Survey shows many school-leavers unable to apply their skills in practice

Meeting supply and demand on the job market is not always easy and something that the Education Ministry has struggled to address in recent years. While there is a lack of skilled workers in certain spheres, roughly a third of Czechs between the age of 20 and 34 are not able to apply their skills in their work, according to a survey conducted by the Czech Statistics Office.

Illustrative photo: wistechcolleges via Foter.com / CC BY-NC-NDIllustrative photo: wistechcolleges via Foter.com / CC BY-NC-ND The once popular Czech saying “řemeslo má zlaté dno”, roughly translated as “a trade in hand finds gold in every land” referring to the fact that people skilled in a trade will never be in need of work is losing its attraction for the young generation. Vocational schools often have to struggle to find students for certain specializations, even if there is a shortage of them on the market. On the other hand, coordination in meeting supply and demand clearly leaves much to be desired.

According to an extensive survey conducted by the Czech Statistics Office around 46 percent of Czechs who graduated from vocational schools –and had six months hands-on practice in the field as part of their education – said they had not ended up in a job that would allow them to use their acquired skills. Graduates of secondary schools, particularly those specializing in the arts, agriculture, forestry and fishery are also dissatisfied.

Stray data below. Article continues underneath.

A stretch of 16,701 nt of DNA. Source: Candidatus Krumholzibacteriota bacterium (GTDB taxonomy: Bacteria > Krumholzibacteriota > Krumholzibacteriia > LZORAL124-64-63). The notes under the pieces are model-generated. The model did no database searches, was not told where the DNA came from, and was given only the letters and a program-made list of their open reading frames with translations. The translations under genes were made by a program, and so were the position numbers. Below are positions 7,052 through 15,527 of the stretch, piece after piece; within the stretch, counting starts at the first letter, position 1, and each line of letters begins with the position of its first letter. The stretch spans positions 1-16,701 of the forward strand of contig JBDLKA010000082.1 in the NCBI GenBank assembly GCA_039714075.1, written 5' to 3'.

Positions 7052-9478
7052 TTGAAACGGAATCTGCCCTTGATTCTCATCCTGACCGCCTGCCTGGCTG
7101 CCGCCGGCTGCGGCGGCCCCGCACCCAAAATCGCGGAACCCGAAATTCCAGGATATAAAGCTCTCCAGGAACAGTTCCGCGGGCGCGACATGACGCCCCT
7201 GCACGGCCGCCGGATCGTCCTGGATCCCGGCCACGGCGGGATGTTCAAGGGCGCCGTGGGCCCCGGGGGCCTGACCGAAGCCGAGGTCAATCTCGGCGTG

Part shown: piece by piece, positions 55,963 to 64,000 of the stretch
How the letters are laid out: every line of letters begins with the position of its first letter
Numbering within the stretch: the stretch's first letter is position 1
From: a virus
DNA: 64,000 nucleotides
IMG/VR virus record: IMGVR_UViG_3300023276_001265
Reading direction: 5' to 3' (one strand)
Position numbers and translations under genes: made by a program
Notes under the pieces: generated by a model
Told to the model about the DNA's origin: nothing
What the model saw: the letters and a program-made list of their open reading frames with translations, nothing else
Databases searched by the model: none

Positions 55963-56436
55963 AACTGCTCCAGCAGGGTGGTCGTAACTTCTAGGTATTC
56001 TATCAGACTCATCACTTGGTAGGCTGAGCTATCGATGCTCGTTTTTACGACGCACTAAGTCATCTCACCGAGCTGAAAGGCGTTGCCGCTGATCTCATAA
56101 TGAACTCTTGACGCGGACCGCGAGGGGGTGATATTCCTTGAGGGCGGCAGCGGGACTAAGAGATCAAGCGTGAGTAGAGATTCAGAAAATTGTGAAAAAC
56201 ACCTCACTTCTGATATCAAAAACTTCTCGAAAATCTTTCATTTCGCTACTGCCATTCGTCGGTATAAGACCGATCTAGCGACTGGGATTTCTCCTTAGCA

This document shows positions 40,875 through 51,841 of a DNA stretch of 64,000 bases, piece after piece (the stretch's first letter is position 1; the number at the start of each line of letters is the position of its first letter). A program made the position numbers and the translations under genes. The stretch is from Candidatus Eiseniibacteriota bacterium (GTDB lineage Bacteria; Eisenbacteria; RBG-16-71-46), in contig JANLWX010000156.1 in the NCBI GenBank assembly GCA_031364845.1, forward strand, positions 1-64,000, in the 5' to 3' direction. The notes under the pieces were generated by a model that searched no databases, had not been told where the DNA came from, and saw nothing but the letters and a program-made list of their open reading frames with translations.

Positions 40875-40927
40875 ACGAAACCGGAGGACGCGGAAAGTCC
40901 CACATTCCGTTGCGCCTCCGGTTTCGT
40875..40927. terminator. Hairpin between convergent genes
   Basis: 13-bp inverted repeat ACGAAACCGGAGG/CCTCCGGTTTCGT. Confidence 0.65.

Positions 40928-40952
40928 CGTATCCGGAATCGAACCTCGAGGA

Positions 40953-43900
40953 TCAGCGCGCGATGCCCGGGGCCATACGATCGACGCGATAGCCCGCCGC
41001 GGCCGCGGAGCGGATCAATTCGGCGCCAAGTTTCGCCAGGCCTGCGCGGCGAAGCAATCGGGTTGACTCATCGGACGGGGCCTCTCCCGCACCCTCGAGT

The most satisfied group in the age bracket polled were university students who by and large apply their knowledge in the given field of expertise. Only 13 percent of university graduates said they had taken a job that was not within the sphere of their specialization.

Three-quarters of respondents said they had found a job with the help of relatives and friends or by working for the given employer during their studies. Roughly 13 percent said they had answered an ad.

The choice of job is also restricted by a person’s work mobility. According to the survey some 35 percent of university graduates would be prepared to take work abroad. In the 20 to 34 age bracket 13 percent said they had moved because of their work. Willingness to move for a job decreases with age. In the 25 to 29 age bracket it is 16 percent. In the age bracket between 30 and 34, when people are usually settled and have children, it is a mere 8 percent.